Experimental obesity surgery leaves no scars
CHICAGO – Doctors are testing a new kind of obesity surgery without any cuts through the abdomen, snaking a tube as thick as a garden hose down the throat to snap staples into the stomach.
The experimental, scar-free procedure creates a narrow passage that slows the food as it moves from the upper stomach into the lower stomach, helping patients feel full more quickly and eat less.
Doctors say preliminary results from about 200 U.S. patients and 100 in Europe look promising.
After about 18 months, obese European patients have lost an average of about 45 percent of their body weight, said Dr. Gregg Nishi, a surgeon at Cedars-Sinai Medical Center in Los Angeles.
The procedure is only being done in the studies, which recently ended enrollment. Makers of the device used in the operation plan to seek federal approval if the research continues to go as planned.
While the two studies are still under way and only brief details are being released, Nishi said results so far are slightly better than typical results from conventional stomach stapling.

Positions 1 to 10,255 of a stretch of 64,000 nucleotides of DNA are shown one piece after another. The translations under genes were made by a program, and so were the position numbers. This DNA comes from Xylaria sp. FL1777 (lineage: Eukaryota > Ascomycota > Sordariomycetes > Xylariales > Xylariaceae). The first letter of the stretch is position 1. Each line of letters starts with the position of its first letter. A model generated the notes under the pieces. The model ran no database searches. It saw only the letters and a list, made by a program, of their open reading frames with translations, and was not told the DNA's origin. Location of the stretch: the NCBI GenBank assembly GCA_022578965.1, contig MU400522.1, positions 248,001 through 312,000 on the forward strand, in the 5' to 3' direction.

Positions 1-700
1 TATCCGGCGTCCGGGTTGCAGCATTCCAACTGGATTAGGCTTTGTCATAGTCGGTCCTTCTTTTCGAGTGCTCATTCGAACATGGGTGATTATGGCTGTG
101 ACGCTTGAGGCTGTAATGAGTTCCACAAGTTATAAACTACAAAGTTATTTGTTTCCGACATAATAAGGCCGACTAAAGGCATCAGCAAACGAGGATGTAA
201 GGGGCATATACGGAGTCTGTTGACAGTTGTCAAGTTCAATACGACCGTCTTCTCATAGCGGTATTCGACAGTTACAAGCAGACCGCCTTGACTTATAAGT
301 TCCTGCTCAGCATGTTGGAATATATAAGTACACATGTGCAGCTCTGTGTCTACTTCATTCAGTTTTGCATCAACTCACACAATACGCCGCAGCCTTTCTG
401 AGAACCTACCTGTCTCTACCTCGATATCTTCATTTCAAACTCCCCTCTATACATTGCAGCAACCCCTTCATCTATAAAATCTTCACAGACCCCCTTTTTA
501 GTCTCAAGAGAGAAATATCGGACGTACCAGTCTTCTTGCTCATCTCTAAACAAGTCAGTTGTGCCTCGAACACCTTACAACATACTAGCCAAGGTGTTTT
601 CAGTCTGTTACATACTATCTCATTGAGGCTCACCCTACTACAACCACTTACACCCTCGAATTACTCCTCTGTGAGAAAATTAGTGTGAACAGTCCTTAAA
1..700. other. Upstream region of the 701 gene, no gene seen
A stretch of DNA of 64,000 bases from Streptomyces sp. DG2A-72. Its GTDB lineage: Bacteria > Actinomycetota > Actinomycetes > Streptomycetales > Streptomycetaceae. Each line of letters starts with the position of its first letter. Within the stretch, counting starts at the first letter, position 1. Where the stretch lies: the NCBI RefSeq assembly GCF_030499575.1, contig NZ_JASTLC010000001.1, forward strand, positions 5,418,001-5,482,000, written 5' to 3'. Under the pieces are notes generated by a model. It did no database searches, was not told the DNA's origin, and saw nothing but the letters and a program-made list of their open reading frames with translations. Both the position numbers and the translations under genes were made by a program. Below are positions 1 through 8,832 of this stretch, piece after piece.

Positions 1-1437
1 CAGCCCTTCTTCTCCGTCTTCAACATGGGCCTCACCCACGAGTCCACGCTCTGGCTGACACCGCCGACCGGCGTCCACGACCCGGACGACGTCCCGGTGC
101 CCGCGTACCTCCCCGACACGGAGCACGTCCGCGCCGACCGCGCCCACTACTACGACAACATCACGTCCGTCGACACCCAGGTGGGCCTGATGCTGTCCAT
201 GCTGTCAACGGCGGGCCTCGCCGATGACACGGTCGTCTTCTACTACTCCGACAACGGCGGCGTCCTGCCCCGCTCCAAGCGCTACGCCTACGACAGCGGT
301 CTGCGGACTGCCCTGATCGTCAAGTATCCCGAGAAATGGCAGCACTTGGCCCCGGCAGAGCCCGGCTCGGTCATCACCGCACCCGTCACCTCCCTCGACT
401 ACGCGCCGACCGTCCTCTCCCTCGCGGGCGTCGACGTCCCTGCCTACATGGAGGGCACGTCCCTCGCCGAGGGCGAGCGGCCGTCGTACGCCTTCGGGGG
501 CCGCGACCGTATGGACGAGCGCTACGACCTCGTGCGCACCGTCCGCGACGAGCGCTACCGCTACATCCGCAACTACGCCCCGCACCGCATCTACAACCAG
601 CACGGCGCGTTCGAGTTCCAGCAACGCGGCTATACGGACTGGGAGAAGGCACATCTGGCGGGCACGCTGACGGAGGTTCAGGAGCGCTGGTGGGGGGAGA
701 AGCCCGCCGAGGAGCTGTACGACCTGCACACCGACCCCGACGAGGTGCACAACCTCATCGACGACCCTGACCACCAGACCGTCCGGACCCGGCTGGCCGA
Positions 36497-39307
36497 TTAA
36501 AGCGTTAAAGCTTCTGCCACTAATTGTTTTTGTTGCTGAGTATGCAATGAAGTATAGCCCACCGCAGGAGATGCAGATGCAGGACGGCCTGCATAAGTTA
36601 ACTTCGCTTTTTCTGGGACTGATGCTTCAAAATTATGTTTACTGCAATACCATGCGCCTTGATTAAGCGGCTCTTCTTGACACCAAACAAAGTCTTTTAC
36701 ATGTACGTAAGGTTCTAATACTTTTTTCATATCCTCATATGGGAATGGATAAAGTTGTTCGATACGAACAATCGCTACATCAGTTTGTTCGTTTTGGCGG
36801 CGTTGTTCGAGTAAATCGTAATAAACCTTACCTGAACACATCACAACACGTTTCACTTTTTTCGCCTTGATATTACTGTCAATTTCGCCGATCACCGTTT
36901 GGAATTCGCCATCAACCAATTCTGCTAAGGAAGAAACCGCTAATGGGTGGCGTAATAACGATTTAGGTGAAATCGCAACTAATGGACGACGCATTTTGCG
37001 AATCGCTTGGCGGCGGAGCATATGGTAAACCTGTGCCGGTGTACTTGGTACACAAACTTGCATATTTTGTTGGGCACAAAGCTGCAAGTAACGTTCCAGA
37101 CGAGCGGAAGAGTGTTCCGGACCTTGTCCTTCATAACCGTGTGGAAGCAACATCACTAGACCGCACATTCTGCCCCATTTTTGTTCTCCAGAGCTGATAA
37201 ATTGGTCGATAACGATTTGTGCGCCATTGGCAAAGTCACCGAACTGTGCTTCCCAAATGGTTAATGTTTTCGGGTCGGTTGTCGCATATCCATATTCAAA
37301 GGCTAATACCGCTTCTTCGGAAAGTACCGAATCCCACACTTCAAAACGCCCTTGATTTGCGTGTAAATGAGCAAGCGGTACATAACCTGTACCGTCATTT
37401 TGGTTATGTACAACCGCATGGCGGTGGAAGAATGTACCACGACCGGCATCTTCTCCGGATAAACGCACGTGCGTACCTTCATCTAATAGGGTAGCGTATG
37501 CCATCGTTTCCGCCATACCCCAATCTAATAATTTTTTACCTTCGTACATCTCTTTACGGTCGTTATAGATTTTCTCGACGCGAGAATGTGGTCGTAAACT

Risks include perforating the esophagus, as Nishi said happened to a patient at another center, but otherwise, he said, there have been no major complications.
Liliana Gomez, an administrative coordinator at Cedars-Sinai, was among the first Americans to have the scarless obesity surgery last year, as a test case for the U.S. study. She had planned on more invasive conventional surgery until learning that doctors at her hospital were studying the scarless stapling technique.
“When I found out it was going to be oral, through your mouth, I was like, ‘Wow, that’s kind of different,’ ” she said.
Since her operation in August, Gomez has lost about 40 pounds and dropped from size 22 to size 16.
The new method is part of a medical movement to perform surgery through body openings such as the nose, mouth and vagina instead of making cuts. The idea is to reduce chances of infection and pain, and speed recovery. With no scars, there are cosmetic advantages, too.
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